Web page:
Here are the options I changed from their defaults:
  • Eliminate future funding for Carbon Capture & Storage [-$60M]. This one was a no-brainer however I would add in addition that to coincide with this change and make it useful the Alberta government should keep emission rules the same as though it was in place and have strict penalties for companies which violate these rules. Let the companies foot the bill for this on their own or cease their operations. CCS is incredible overhead on the backs of the Albertans and we shouldn't have to foot the bill for it. Companies need to start covering their own overhead for Alberta to have sustainable budgets.
  • Cut funding for fiscal planning and economic analysis [-$1M].
  • Cut funds to investment, treasury, and risk management [-$2M]. In regards to the point above and this point I figured if we had any "fiscal planning", "economic analysis", or "risk management" then I wouldn't be doing this budget choice thing in the first place and Alberta wouldn't get so many mentions on my blog. Fire them, they suck.
  • Cut funding for international relations [-$2M]. Everybody knows Alberta exists and we have oil sands. We don't need any more trips to the Bilderberg to bring in business. Alberta needs to re-evaluate it's business model anyway and until we do so we really have nothing to sell. Alberta's energy is by far the most expensive energy in the world to produce, yes countries and such will always come back for more as energy is in higher demand and diminishing rapidly but on the same token these energy players will drop it without a second-thought should some form of cheaper energy come online.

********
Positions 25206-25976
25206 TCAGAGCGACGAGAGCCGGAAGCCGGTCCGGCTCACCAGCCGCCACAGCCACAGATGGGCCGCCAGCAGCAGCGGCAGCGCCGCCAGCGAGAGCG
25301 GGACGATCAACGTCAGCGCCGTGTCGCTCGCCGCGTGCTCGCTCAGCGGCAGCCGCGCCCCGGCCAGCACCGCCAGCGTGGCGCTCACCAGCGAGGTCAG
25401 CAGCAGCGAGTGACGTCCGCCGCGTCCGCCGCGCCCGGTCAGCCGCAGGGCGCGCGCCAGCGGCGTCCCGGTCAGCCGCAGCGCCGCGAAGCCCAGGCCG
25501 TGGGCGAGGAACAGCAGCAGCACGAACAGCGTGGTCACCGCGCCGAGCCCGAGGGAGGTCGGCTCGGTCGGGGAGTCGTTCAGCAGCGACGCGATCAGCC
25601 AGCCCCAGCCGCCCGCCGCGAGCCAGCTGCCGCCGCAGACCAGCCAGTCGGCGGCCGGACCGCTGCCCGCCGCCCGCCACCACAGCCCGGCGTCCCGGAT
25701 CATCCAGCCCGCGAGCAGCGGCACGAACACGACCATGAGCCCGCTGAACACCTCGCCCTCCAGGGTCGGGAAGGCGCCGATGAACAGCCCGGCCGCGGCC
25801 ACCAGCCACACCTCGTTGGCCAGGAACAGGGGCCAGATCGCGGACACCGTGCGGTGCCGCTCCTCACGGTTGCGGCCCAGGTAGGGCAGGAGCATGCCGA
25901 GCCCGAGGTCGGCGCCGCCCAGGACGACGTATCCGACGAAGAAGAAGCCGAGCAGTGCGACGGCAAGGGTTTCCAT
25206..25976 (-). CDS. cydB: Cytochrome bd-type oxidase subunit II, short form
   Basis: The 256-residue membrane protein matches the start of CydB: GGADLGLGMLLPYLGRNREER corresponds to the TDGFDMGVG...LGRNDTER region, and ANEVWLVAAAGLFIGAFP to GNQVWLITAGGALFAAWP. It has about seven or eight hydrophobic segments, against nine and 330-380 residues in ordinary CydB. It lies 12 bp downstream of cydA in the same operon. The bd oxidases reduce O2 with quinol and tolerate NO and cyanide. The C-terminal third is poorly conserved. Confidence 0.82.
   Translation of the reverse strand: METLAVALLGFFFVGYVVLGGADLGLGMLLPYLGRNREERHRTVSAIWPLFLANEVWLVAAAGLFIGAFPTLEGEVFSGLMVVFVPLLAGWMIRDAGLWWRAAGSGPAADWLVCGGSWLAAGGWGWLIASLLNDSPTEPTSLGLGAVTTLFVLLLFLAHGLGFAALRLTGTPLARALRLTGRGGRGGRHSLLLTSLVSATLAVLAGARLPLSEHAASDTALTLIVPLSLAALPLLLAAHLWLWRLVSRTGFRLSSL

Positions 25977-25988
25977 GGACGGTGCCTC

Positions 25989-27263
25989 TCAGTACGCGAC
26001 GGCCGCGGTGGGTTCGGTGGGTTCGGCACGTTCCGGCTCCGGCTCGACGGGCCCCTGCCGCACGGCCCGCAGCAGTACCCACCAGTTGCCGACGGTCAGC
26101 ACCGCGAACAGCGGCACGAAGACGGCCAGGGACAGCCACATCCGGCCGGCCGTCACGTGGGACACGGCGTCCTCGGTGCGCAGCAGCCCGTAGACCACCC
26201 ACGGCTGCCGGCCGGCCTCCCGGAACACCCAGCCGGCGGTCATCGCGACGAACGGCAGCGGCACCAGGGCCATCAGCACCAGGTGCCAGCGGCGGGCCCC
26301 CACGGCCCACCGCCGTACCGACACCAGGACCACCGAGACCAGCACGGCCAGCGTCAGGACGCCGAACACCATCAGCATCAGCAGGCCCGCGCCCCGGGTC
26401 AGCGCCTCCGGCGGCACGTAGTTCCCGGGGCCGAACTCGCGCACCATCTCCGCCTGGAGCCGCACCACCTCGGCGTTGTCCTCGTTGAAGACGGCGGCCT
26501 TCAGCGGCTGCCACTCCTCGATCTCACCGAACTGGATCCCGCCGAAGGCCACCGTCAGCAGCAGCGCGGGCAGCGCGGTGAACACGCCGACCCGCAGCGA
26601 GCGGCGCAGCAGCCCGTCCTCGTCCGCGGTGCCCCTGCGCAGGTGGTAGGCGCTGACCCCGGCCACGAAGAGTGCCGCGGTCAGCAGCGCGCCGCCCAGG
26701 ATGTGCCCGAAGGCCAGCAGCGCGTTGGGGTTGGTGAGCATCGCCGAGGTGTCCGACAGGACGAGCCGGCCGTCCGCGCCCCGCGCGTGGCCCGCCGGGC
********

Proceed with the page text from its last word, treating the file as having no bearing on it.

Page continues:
• Eliminate tourism promotions programs [-$10M]. Sadly much of our tourism promotion is funded purely to counteract the bad publicity that arises directly due to our choice of industry. The best promotion for tourism I think would be a state-of-the-art province, industry, and transportation, a look into the future and not the past. Our tourism promotion materials if you remember once featured a beach.. from England. At the end of the day Albertan's needs and Alberta's vision need to come first and tourism promotion is a want, not a need.
  • Cut support to the legislative assembly by 10% [-$7M]. Do we really need any more studies, panels, commissions, etc releasing report after report telling Alberta they've got some serious problems only to have them discarded, covered up, or buried? I'd like to see some action on the recommendations of all the reports we financed in the last decade before financing a whole bunch more in this one.
So there are my choices for spending cuts. Here are my choices for revenue increases (again, keep in mind that in my little virtual fantasy budget world there will be a third section called "program changes" beyond Alberta's simplistic spending and revenue):
  • Increase the corporate tax rate from 10% to 11% (+$420M). If there's any tax which should be raised first, it's this one considering that much of our spending is directly related to overhead needed to support many of their industries and which wouldn't be needed otherwise.